*Confused about the claims over school funding? Is it going up, as Gov. Rick Snyder and allies claim, or down, as school groups say? The nonpartisan Citizens Research Council of Michigan dives into the numbers to offer an answer:
Per pupil funding rates, when adjusted for inflation and the impact of increased payments to cover retirement costs, are down nearly 9 percent from the 2004 level.
In essence, Michigan is using more public dollars for schools to cover the costs of people who no longer teach children in the classroom.
*Matt Yglesias does the impossible, using the movie franchise “Fast and Furious” to make serious – and troubling – points about the changing fundamentals of our society.
*FEMA is short the dollars to keep its revamp of floodplain maps on schedule. Propublica reports, “Congress has cut funding for updating flood maps by more than half since 2010, from $221 million down to $100 million this year. And the president’s latest budget request would slash funding for mapping even further to $84 million — a drop of 62 percent over the last four years. In a little-noticed written response to questions from a congressional hearing, FEMA estimated the cuts would delay its map program by three to five years.”
Delaying FEMA’s work might actually make some happy, since the agency’s mapping work has not been without error and controversy.
Background on the National Flood Insurance Program, which works off of the floodplain maps, is here.
*While lobbyists remain one of the few groups of people less popular than Congress, they do perform a critical function in the legislative process, providing mountains of information (with spin, of course) and historical perspective.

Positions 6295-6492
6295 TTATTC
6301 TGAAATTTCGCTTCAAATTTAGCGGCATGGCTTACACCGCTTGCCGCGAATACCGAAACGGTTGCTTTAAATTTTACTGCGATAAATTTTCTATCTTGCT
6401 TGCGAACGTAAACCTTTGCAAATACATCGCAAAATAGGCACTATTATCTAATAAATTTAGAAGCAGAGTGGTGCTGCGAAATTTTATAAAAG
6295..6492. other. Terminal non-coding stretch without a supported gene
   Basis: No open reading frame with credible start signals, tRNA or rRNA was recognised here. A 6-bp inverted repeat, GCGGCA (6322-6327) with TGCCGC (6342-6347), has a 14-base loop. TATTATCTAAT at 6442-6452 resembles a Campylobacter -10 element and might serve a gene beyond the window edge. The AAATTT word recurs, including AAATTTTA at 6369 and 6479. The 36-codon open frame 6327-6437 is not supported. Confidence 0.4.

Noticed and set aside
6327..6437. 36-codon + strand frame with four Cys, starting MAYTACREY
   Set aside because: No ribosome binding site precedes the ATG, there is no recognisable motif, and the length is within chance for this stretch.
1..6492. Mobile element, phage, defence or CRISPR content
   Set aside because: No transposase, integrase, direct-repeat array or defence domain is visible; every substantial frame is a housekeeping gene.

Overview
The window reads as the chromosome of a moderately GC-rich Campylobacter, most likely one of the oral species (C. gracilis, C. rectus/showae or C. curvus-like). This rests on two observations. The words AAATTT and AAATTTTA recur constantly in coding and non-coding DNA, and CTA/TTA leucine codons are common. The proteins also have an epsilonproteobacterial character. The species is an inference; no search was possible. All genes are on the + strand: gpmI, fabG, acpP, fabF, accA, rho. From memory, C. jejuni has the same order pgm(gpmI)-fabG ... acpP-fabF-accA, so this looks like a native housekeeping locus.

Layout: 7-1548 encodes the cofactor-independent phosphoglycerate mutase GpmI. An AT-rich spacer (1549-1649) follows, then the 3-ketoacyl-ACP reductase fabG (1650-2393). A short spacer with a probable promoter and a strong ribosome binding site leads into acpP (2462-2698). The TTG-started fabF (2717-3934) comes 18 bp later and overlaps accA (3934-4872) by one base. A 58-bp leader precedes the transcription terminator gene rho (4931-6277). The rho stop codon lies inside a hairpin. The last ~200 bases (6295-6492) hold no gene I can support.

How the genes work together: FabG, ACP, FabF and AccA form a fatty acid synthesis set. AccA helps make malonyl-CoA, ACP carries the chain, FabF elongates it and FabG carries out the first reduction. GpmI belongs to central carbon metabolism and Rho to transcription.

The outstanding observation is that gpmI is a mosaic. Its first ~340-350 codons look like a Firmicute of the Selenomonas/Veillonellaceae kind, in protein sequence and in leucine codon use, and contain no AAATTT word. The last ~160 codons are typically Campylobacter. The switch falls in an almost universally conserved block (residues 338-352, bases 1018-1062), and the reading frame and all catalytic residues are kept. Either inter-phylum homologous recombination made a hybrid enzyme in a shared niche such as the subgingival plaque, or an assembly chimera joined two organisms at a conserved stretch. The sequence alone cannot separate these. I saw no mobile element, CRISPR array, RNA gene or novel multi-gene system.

Still, there are points of connection in our political process that should keep citizens ever vigilant.
For example, Aramark Correctional Services increased its lobbying in Michigan by 211 percent in 2012.
This spring, state legislators decided it was best to shift food service in prisons from state employees to a private vendor. The winning low bid was from Aramark Correctional Services, for $49.7 million.
Now, this contract is supposed to save Michigan taxpayers $12 million in year one and $16 million annually in later years. That’s great news, if the savings can hold up.
Aramark, though, has had some issues with contracts with other states, such as Kentucky and Florida.
*The research is in: Teens do want to jump off a bridge if they see their peers doing it:
“In studies discussed in the April special issue of Current Directions in Psychological Science on ‘the teenage brain,’ the Temple researchers found 14- to 16-year-olds take significantly more risks, and are more responsive to potential rewards, when other teenagers are around than when they are by themselves.”
“Suppose you’re thinking about moving to a new city ... A friend who happens to be a real estate agent makes a strong case for one locale. It has a nice downtown, with plenty of street life and restaurants and other amenities on practically every block.
"Of course, your friend tells you, there are a few small drawbacks. It’s a city that has a disproportionate number of murders ... Many of its schools are dysfunctional and even dilapidated ... The city suffered a huge population loss in the first decade of the new century ...The transit system is aging and in desperate need of maintenance. But the municipal government can’t afford to meet many of its needs. It starts every year with a daunting budget deficit. And the city has a world-famous legacy of political corruption that it has been unable to put to rest. ..."
Gotcha. Governing’s Alan Ehrenhalt isn’t writing about Detroit, but Chicago. And he reports that even with all of Chicago’s problems, the central city is thriving.
This tracks with the reports out of Detroit – where plenty of neighborhoods appear decayed beyond repair while the downtown and Midtown areas are welcoming new workers, new residents, new life.